things" (Jer. 40:3). He is speaking to you and to me. Using seven
elements of a painful disaster, God provides seven clear promises. They
are worthy, so read them carefully, for His mercy endureth forever.

1) In the siege of Jerusalem, houses of the city, even "the houses of
the king of Judah" were "pulled down for mounds and fortifications" (vs.
4). Still, God says He will bring "healing and cure" (vs. 6). Whatever
your disaster, the same promise is yours if you will receive it.

2) As the Chaldean onslaught pressed hard against the walls of
Jerusalem, battle and death reigned over the city. Peace and security
were faint memories. Doom was evident, but the Lord gave Jeremiah a
word of hope: "I will heal her, and make both peace and security" (vs.
6). The only true peace and security are found in God, not in weapon
systems or any force of arms.

3) What was evident to all was the coming captivity, deportation of
survivors to Babylon, and the end of their nation. Things and people
leave us. Death bears everything away. Beloved, God has entered death
and trampled it down. This hope is for you: "I will turn the captivity
of Judah, and the captivity of Israel" (vs. 7). In Christ, you have the
promise of Life, not death.

4) Jeremiah everywhere and at all times opposed iniquity, sin, and
revolt against God (vs. 8). What is amazing in this present prophesy
from God is the Lord's promise that "I will cleanse them from all their
iniquities, whereby they have sinned against Me" (vs. 8). Your burden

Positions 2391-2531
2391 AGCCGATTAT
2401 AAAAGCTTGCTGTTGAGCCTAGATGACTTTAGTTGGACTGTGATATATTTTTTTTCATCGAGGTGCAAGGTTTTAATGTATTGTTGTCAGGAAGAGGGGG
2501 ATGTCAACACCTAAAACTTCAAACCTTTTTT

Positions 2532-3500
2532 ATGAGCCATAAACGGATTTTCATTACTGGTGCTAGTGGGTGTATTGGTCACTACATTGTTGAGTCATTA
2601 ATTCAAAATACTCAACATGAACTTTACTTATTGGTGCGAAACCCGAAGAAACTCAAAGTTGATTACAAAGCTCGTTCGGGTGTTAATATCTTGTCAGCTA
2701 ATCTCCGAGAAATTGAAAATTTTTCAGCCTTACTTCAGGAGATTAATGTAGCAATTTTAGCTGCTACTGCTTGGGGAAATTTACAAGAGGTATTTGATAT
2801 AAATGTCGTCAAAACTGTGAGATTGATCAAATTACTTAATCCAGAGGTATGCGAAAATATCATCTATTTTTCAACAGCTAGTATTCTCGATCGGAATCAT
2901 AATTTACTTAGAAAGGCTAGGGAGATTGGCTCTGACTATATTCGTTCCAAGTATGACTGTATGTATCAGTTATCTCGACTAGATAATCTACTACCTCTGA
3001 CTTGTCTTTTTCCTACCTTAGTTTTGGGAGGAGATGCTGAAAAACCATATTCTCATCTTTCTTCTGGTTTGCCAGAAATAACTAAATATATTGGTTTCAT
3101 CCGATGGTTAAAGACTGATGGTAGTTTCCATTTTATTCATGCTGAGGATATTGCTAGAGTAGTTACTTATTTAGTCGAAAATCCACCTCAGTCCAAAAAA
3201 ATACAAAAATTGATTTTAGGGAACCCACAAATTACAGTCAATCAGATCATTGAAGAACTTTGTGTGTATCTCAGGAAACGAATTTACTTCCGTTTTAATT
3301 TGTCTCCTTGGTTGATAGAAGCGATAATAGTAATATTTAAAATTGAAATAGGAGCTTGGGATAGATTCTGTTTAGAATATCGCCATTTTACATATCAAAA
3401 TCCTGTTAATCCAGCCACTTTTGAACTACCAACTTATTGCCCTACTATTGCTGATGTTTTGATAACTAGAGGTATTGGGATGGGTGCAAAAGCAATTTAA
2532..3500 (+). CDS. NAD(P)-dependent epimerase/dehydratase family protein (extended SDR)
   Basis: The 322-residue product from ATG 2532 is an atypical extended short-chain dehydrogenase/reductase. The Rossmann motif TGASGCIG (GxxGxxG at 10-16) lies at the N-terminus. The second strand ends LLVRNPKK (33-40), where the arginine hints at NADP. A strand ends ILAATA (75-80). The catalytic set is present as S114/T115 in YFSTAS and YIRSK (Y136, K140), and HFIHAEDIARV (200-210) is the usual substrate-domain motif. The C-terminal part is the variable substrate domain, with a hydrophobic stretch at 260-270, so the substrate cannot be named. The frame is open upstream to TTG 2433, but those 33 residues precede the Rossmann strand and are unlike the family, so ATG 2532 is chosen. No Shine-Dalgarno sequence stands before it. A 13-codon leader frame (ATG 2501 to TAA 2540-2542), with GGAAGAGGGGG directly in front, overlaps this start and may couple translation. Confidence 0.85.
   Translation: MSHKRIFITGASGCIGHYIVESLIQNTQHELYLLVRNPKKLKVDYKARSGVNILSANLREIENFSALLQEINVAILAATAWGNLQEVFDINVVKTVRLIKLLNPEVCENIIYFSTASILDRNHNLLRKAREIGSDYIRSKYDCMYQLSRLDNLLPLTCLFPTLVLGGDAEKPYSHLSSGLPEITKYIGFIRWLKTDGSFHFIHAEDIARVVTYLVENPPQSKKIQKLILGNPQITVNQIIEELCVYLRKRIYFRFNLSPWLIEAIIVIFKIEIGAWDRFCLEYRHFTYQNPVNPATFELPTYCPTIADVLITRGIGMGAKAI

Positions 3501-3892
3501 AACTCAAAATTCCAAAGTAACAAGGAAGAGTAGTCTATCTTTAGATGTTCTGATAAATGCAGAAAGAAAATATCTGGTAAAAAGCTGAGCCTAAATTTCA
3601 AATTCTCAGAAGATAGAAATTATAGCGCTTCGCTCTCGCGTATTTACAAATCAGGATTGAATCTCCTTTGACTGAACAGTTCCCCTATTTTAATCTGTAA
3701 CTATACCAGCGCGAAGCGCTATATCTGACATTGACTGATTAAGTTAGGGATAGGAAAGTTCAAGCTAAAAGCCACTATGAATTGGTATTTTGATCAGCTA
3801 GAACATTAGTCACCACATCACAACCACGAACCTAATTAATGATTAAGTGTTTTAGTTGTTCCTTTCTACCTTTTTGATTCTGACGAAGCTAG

of sin and mine can be healed and forgiven. Turn to the true God Who
truly heals!

5) Try telling someone stripped of all the good things of this life and
desolate over the loss of a friend, a loved one, home, health, or
employment that in Christ there is joy, praise, peace and glory (vs. 9),
and they are apt to think you are mad. That's the truth Jeremiah spoke.

6) Even before the capture of Jerusalem, the other cities, villages, and
farms were depopulated; herds, vineyards, and crops were taken. The
prospect for the capital city was grim. But God speaks of "gladness, and
the voice of joy, the voice of the bridegroom, and the voice of the
bride, the voice of men saying, Give thanks to the Lord Almighty" (vs. 11).

7) The captivity of the land hovered over the remaining people. But God
promised abundance, "resting-places for shepherds causing their flocks
to lie down" (vs. 12).

Save all Thy People from death, O wise Lord. Deliver me from
encompassing dangers, and grant that I may travel through this life
without offense; and then give me Eternal life.